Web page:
So this is actually a travertine hexagon tile. We have larger, lighter travertine in our mudroom / dining room and love the way it has held up over the last two years. From what we’ve heard, hex can be tricky but once in place properly, everyone seems to think it’s totally worth it! I’ll let you know how we feel once the bathroom is finished.


We probably could have exchanged the box of smaller tiles but we were itching to get it done and didn’t want to wait for another box to come in. (The tiles we’re using aren’t carried in-store.) Out of necessity, Steve did have to use some of the smaller tiles. He cut up a sheet into strips (instead of using the whole 12″ x 12″ sheet) and worked with them that way so he could get proper spacing between the tiles. The smaller tiles were mainly used on the floor where the vanity will go so if there are any imperfections they won’t be obvious.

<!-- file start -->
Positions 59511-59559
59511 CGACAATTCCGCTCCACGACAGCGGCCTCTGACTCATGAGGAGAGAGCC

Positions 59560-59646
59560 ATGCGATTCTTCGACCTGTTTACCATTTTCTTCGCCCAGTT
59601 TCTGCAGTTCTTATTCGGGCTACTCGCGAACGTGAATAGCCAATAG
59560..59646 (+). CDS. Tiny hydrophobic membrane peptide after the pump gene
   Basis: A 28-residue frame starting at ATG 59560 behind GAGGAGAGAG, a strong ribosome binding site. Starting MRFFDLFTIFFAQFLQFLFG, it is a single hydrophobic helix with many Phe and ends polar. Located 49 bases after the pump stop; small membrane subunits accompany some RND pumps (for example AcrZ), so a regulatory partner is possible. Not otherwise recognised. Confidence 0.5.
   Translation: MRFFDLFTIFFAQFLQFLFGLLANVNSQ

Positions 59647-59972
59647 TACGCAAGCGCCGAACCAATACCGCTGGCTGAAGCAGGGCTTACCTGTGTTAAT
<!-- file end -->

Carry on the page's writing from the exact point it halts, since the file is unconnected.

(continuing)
Hi Dana, I’ve been following your blog for a while and really love the fact that you were brave enough to post about a failed attempt. We are in the middle of renovating our house and have had some of those moments. The feeling is always, “why can’t I be like those people from the blogs”. I am very happy to read that you guys succeeded in laying these beautiful tiles.

looks gorgeous Dana. Im so happy you all were able to step away and reapproach it with great results. I cant wait to see the space come together.


Perfect timing! We’re about 5 sheets into laying the matte black hex in our entry! So tricky to work with but so pretty too! I wanted the travertine but the hubby wouldn’t budge on the budget for it! Only 50+ feet to go! Seeing yours was the encouragement I needed to get it done! Thanks for the tips!